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Relocation Plan Sheet

Relocation Plan Sheet

Express entry

I fully understand how stressful and mind-numbing the relocation process could be so for today’s post I decided on something somewhat ‘happy’ lol. More like the light at the end of the tunnel. I will share a basic generic relocation plan that can be adapted to suit your requirements. If you need it in excel format which is what it was originally created in, you can let me know and i’ll send it to you. Below are snapshots for tasks you should ideally complete pre-landing, on landing and post-landing.

Pre-Landing

No 1) There are a number of settlement agencies who begin working with you before you land. Once you have your Confirmation of Permanent Residence (CoPR), you can sign up with any of the agencies. They would answer any questions you may have regarding areas to live in, job prospects etc. It is best for you to find an active one in the province you would like to settle. Some of the more popular options are ACCESS, MOSAIC, IssBC and Prepcan. They are also called Newcomer services and operate at absolutely NO COST to you. They are funded by the government. For a full list of settlement agencies please see – http://www.cic.gc.ca/english/newcomers/services/index.asp

No 3) Even if you do not need to rent an accomodation immediately, it’s still good for you to have an idea of the cost of housing. There are two major sites which provide the necessary housing information: a) Kijiji b) Craigslist. You can modify the search requirements to suit your needs and view the options available to you. It is generally said that renting your first home in Canada is a hassle because you may not have a job yet and enough canadian presence for the landlord to be sure that you won’t end up being a liability. I wouldn’t necessary say it is true or not, but from my own experience, somethings we did that may have helped with a smooth first rental are: a) Obtained letter of good conduct from a canadian contact, dubai contact, and dubai landlord which we presented to the prospective canadian landlord b) printed off bank account balance so that they were rest assured that we wouldn’t become liabilities (p.s makes no sense because they don’t even know if it’s borrowed funds but it does give them peace of mind) c) smiled and was cordial. You need to remember that everyone’s story is not the same but it doesn’t hurt to have these prepared in case you do experience some difficulties.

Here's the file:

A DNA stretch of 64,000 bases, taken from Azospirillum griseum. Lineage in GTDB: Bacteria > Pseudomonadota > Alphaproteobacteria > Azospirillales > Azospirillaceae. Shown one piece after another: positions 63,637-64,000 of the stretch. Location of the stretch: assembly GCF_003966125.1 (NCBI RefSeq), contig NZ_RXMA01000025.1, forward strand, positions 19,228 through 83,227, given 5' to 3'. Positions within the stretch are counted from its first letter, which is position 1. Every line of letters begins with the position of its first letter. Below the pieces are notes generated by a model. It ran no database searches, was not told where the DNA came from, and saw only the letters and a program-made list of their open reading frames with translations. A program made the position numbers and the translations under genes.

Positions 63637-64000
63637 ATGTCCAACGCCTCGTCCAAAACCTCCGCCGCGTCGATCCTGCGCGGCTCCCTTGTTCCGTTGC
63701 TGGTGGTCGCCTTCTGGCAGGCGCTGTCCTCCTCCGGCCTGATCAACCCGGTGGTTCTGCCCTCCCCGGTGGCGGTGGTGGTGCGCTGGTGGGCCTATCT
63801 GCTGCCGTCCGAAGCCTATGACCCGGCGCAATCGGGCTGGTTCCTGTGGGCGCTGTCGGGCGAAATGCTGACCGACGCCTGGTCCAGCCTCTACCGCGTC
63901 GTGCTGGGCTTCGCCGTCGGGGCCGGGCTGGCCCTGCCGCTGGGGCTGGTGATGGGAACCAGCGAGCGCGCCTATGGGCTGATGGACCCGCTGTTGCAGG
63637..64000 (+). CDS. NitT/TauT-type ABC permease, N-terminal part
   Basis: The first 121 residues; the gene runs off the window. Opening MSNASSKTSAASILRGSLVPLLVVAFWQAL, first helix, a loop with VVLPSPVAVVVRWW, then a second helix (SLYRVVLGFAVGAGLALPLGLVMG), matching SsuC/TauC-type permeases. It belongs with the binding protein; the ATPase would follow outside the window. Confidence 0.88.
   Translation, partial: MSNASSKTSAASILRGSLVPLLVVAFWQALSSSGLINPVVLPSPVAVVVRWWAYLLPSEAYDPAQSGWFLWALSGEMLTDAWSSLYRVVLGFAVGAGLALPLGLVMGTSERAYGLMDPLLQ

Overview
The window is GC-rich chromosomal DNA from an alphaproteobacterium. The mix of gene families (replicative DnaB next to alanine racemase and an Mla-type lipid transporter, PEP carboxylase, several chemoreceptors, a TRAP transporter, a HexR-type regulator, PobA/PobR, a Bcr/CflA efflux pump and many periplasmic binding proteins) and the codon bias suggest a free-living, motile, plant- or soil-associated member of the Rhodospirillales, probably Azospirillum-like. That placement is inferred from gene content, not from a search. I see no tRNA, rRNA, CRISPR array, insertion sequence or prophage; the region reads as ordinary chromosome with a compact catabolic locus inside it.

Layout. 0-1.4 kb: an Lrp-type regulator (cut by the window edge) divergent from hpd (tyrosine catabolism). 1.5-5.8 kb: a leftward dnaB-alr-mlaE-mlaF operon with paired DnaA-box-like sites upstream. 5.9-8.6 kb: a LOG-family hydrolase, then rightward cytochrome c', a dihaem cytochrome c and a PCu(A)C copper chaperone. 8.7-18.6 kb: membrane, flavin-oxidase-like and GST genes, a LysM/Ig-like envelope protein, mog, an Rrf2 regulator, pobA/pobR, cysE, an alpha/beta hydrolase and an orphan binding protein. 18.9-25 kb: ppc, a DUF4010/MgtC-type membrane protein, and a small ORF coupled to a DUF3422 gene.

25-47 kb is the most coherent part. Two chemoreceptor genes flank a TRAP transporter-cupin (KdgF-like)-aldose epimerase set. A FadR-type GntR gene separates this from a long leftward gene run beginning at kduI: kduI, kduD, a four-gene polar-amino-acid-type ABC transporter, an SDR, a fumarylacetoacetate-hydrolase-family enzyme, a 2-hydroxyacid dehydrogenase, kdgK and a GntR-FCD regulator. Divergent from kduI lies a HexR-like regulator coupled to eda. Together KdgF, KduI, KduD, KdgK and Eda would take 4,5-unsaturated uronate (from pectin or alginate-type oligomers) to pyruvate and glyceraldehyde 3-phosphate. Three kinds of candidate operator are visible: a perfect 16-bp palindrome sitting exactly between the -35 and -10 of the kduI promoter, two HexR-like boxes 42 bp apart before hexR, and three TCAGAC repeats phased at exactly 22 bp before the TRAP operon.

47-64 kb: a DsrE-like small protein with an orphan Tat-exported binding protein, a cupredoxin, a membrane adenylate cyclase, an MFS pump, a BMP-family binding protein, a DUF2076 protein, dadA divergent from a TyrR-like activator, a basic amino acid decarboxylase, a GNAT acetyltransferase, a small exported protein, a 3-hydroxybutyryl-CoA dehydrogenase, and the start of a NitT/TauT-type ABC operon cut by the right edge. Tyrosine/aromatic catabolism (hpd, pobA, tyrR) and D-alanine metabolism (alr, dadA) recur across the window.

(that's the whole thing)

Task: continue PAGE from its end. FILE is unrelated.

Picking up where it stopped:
Also you may consider looking into renting a place on AirBnB. Do be careful, read reviews and try to avoid isolated areas if possible. Yes we know Canada is safe but it doesn’t hurt to apply caution.

No 6) This is really really optional but i’ve always wanted to learn french so it was a good excuse for me to take some classes 🙂

No 9) Car insurance in Canada is really expensive and it helps if you have very good past insurance history to show. It reduces the cost minimally but for a new immigrant every dollar matters.

No 11)  It is possible to open a candian account and transfer funds into it before landing. With HSBC it takes about 2 weeks so it’s better to start early. I started late and went with ScotiaBank which I did not regret at all. ScotiaBank has a StartRight program for newcomers where you can open a canadian account and can transfer up to 50,000 canadian dollars at once (tax free ofcourse). It takes approximately 10 mins to complete the application online and less than 2 days for the account to be opened and all details sent to you via email. You can read more about it HERE.

No 16) If you already know the area you plan to move to, it’s helpful to join facebook groups for that area and begin to read posts as well as interact. I was able to establish communication with some nice moms before landing via the area fb group.